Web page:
Franklin's Notes

Lindenbaum algebra

In a first-order language $\mathscr{L}$, we may define an equivalence relation on formulas $\varphi,\psi$ by saying that $\varphi\sim\psi$ iff $\vdash \varphi\leftrightarrow\psi$, and denote the equivalence class of a formula $\varphi$ by writing $(\varphi)$. We may define operations on the equivalence classes as follows:

and we may define constants $0=(\varphi\land\neg\varphi)$ and $1=(\varphi\lor\neg\varphi)$. Finally, if we define $B$ as the set of equivalence classes $(\varphi)$, then the following is a boolean algebra :

and it is called the Lindenbaum algebra of the language $\mathscr{L}$, denoted $\mathfrak{B}_\mathscr{L}$. We may define subalgebras over the sets $B_n$ consisting of formulas with at most the variables $v_1,...,v_n$ free, and denote these subalgebras by $\mathfrak{B}_n$. In particular, $\mathfrak{B}_0$ is the subalgebra of sentences of $\mathscr{L}$.

Suppose $T$ is some theory of a language $\mathscr{L}$, and let $D_T$ be the set of equivalence classes of the elements of $T$, and $D_T'$ be the set of equivalence classes of the consequences of $T$. There is a useful correspondence between semantic properties of $T$ and algebraic properties of $\mathfrak{B}_\mathscr{L}$:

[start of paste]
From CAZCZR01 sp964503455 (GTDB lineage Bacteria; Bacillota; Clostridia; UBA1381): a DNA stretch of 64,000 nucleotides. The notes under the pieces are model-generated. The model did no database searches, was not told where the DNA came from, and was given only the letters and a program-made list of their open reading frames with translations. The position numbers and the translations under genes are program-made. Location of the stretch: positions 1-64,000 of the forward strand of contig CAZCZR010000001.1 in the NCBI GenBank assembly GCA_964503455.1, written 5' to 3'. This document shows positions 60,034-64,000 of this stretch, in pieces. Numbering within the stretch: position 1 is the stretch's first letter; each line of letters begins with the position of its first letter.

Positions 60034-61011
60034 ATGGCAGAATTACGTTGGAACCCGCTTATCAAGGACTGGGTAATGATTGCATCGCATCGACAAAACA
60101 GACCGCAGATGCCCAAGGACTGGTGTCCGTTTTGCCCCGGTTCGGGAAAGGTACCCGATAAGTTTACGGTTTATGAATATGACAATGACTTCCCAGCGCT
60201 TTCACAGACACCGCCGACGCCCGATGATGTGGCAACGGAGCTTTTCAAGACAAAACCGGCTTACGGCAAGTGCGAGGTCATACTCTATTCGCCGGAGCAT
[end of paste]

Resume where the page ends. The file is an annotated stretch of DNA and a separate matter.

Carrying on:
|Theory|Boolean algebra|

|$T$ is consistent|$D_T'$ is a filter|
|$T$ is finitely axiomatizable|$D_T'$ is principal|
|$T$ is complete|$D_T'$ is an ultrafilter|

Question. If $\mathfrak{A}$ is a model of the language $\mathscr{L}$ and $\mathfrak{B}\mathscr{L}$ is a subalgebra of some other boolean algebra $\mathfrak{B}'$, does there necessarily exist a language $\mathscr{L}'$ and a model $\mathfrak{A}'$ such that $\mathfrak{B}'=\mathfrak{B}\mathscr{L}'$ and $\mathfrak{A}'$ is an expansion of $\mathfrak{A}$ to $\mathscr{L}$?




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